Posts By: Jennifer Luebbers

Indiana Review’s Selection Process, Demystified

Over the past few weeks, Indiana Review’s genre editors have posted about what they look for in poems, stories, and essays in terms of craft. These posts have elicited several questions from readers about the nuts and bolts of selection process itself—that is, how, logistically, we go about deciding what to publish in Indiana Review. I hope to begin to address those questions in this post.

Being an editor is the best job in the world. There are few things more exhilarating to me than “discovering” an incredible piece in the slush pile, especially if it is the author’s first-ever publication. There is something really magical about finding that poem or story or essay, reading it over and over again, discussing it at length at a selection meeting, hoping it gets voted in, seeing it on its way through the long, long production process, and then finally getting to send the print journal out into the world.

Maybe this enchantment has something to do with the fact that here, at Indiana Review, our editors and readers are all aspiring and emerging writers, too. We are continually putting ourselves in the exact same situation as the writers who submit to Indiana Review (if you’re reading this post, I’m guessing you’re probably one of them). That is to say, most of us here on staff have been rejected time and time again, and we know how extraordinarily special (and rare!) it is if/ when one of our poems or stories is accepted for publication.

That said, the more I engage in dialogue with editors at other literary journals, the more I realize the selection process varies widely from publication to publication. It is my hope that this post will make what we do here at Indiana Review more transparent to our submitters, subscribers, and everyone and anyone who is interested in how we practice a democratic selection process.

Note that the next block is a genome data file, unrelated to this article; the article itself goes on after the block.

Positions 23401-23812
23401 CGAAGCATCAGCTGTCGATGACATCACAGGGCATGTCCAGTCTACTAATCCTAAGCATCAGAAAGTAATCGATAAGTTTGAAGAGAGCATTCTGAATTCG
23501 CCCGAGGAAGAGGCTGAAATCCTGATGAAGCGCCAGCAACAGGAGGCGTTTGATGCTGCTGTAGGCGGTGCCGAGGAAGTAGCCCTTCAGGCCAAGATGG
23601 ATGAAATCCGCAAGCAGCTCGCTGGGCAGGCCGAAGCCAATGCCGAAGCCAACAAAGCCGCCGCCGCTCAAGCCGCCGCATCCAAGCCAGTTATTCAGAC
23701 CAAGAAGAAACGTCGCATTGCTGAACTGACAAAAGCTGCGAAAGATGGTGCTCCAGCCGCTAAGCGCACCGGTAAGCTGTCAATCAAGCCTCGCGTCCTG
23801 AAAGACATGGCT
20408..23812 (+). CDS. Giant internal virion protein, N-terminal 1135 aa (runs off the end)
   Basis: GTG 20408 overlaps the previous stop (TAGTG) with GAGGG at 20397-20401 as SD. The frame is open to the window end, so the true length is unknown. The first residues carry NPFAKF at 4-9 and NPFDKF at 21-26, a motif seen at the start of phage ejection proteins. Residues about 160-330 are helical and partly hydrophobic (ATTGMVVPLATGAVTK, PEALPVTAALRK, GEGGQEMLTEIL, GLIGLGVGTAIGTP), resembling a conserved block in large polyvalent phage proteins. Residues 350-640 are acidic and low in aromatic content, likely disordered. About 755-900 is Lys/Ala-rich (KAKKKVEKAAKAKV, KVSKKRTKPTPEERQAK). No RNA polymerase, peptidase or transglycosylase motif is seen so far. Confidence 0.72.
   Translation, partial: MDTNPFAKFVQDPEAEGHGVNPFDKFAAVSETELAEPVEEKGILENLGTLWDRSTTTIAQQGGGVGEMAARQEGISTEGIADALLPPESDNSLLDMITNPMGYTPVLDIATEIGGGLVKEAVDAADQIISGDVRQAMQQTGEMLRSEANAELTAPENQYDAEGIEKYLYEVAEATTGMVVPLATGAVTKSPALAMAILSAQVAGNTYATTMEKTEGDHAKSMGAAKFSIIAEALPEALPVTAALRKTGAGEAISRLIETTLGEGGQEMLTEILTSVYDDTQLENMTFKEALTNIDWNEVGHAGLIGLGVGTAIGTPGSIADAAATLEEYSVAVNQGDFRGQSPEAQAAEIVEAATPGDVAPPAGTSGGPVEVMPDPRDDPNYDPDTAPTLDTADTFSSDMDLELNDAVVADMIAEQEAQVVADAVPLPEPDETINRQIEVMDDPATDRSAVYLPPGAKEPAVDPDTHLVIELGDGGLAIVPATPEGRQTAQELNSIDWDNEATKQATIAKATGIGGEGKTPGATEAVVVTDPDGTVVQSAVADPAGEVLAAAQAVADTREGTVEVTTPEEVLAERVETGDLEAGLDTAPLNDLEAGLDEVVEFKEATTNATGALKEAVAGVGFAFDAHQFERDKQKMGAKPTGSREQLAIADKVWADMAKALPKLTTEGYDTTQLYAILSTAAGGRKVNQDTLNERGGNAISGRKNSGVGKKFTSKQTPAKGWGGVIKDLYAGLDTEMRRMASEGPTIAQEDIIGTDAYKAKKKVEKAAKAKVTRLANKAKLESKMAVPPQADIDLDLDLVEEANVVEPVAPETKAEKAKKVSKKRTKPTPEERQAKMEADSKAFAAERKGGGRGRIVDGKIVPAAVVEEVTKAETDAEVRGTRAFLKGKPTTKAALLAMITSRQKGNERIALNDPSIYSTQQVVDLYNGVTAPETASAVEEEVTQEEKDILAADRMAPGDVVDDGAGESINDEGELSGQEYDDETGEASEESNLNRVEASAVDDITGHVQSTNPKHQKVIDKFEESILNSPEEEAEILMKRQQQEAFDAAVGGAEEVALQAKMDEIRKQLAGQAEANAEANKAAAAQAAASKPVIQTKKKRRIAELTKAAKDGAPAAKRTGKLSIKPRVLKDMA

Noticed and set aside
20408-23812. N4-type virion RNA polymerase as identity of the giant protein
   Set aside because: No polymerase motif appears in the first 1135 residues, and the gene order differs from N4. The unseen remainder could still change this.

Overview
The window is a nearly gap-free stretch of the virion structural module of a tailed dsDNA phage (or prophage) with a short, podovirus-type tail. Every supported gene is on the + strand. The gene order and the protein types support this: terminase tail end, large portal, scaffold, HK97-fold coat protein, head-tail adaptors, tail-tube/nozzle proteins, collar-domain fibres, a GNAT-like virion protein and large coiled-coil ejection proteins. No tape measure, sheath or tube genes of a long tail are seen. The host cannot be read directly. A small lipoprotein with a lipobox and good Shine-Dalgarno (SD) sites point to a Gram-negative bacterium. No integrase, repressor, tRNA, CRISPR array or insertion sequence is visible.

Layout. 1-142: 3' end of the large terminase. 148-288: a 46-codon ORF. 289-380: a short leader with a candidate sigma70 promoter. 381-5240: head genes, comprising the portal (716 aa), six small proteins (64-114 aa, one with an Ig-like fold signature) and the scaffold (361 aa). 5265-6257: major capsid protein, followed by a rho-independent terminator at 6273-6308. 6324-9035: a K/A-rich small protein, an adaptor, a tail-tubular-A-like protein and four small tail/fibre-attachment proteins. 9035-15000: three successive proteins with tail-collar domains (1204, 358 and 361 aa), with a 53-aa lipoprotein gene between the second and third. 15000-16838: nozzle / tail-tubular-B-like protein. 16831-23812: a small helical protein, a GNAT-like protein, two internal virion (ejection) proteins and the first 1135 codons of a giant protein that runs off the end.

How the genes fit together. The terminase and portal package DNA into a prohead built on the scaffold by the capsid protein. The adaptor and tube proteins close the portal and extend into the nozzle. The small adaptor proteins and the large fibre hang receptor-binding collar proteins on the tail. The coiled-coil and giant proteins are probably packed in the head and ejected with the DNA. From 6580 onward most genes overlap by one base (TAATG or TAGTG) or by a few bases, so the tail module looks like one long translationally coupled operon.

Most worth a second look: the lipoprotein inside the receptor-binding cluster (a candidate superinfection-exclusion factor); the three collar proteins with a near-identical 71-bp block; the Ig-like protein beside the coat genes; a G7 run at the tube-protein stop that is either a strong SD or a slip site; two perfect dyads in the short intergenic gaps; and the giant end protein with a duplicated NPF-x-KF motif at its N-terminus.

What happens to my submission?

When a writer submits to Indiana Review, her submission is first read by the Editor, Associate Editor, or genre editor. And read again. And again. Yes, it’s true that the majority of pieces (probably around 98-99 percent of the submissions we receive) don’t make it past this point. If a paper submission is rejected, a rejection notice is put in the SASE and put in intern logout box.  Intern logs submission out of our database and mail the SASE. If an online submission is rejected, the editor selects the “reject” function in our online submission manager, and an electronic notification is sent to the submitter’s inbox.

But don’t get discouraged! There is also a potentially happy ending to this story.  When an editor finds a piece that she or he thinks might be a great fit for Indiana Review, the editor places it in “the box.” “The box” refers to the group of about twenty poems or 8-10 stories that will be discussed at the selection meeting any given week. In addition to the work that is culled from the slush pile, the genre editor might also include work from a writer that she or he has solicited.

Once the box of work to be discussed at that week’s selection meeting has “been set,” the work is made available for readers.

Read more after the jump!

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Inside IR: Meet Web Editor Doug Paul Case